Family’s forage focus sees improvements in milk yield and herd health

Bagillt Hall Farm in Holywell in Flintshire is living proof that it is possible to run a successful family dairy farm, if you take the right steps.

Bagillt Hall Farm

Run by Richard Corbett with his wife Penny and son Ed, the traditional farm, which looks out across the mouth of the River Dee to the Wirral beyond, is home to the “mainly pedigree” Abbot herd of Holstein Friesians, standing at 160 milking cows and 140 youngstock.

Milk is sold to the liquid market, with the year-round-calved herd currently averaging 8,500 litres per cow at 3.41% protein and over 4.0% butterfat.

The recent purchase of an extra 75 acres of neighbouring land has seen the area owned by the family increase to more than 200 acres, with a further 150 acres rented, and there are plans to increase to 200 milkers.

Improving efficiency

But as well as expansion to increase milk output, there is also a focus on improving efficiency – with targets of 3,000+ litres of milk from forage and raising milk yield per cow by an extra 500 litres. It is a process that has included changes to silage production and increased grassland re-seeding.

Richard explains: “We want as much milk from forage as possible. Britain is a great place to grow grass, and it is the cheapest source of feed. We re-seeded 50 acres this year with a long-term ley and will continue to re-seed. All the new land will be re-seeded by next year.

Richard & Ed Corbett

We bought the extra land to secure Ed’s future. This year we planted 52 acres of maize. The rest is down to grass. 

As part of improving milk from forage, close attention is paid to silage operations. A trusted contractor is used to carry out the bulk of the machinery-based silaging tasks, with the Corbetts taking over from the point of clamp sheeting and sealing, including using side sheets for airtight clamp walls.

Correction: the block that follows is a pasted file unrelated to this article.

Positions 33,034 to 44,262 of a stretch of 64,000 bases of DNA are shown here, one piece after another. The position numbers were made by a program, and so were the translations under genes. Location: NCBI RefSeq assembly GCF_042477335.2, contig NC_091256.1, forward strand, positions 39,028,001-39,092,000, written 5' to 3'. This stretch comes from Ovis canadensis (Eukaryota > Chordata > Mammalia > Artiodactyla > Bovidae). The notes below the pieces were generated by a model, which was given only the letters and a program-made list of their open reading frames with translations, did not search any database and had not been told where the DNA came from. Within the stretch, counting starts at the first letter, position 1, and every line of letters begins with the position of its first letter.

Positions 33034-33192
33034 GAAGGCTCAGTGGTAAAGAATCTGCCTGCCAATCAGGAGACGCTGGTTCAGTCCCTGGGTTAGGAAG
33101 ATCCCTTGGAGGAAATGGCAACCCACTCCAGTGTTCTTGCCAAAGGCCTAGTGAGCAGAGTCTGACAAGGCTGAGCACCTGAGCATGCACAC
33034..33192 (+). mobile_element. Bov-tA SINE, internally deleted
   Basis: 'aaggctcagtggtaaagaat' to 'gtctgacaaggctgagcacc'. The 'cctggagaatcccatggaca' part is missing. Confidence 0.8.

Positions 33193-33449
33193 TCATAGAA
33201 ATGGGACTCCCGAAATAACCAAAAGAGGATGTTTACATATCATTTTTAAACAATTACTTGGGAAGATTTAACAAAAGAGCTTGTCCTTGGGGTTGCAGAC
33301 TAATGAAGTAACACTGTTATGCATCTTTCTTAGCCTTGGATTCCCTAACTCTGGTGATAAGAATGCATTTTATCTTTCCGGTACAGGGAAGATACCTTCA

Richard says: “We have a good contractor, Dewi Mark Williams from Llangerynw, who does everything from cutting to clamp filling. He rolls it, we then put cling film on the top, followed by a strong top sheet, a woven blanket, tyres and netting to keep the crows off. We aim to ensile grass at 28% dry matter.”

Recent improvements have included the contractor spreading the grass immediately after cutting to improve wilting, and a new concrete-walled maize clamp has been constructed this season, rather than ensiling on the floor, with the aim of improving consolidation.

But a major step forward that Richard and Ed report has proven itself over the last three years has come from using bacterial silage additives containing the MTD/1 strain of Lactobacillus plantarum – in the form of Ecosyl on grass silage and Ecocool on maize.

This was in response to the family having previously experienced significant problems with heating in both grass and maize clamps, with the face going off at feed-out, plus problems with mycotoxins in the maize silage. Ed says: “It was almost like it was on fire.” Additives have always been used and various products tried over the years.

Cool silage

Initially trying the MTD/1-containing additive Ecosyl on grass silage, Richard and Ed say they could see immediately when the clamp was opened for summer buffer feeding that it had stayed cool.

This, in turn, prompted them to use the sister additive Ecocool on that year’s maize silage. As well as containing MTD/1 for improving fermentation, Ecocool contains a second bacterial strain, Lactobacillus buchneri PJB/1, specifically for tackling the yeasts and moulds that cause heating in higher dry matter silages such as maize.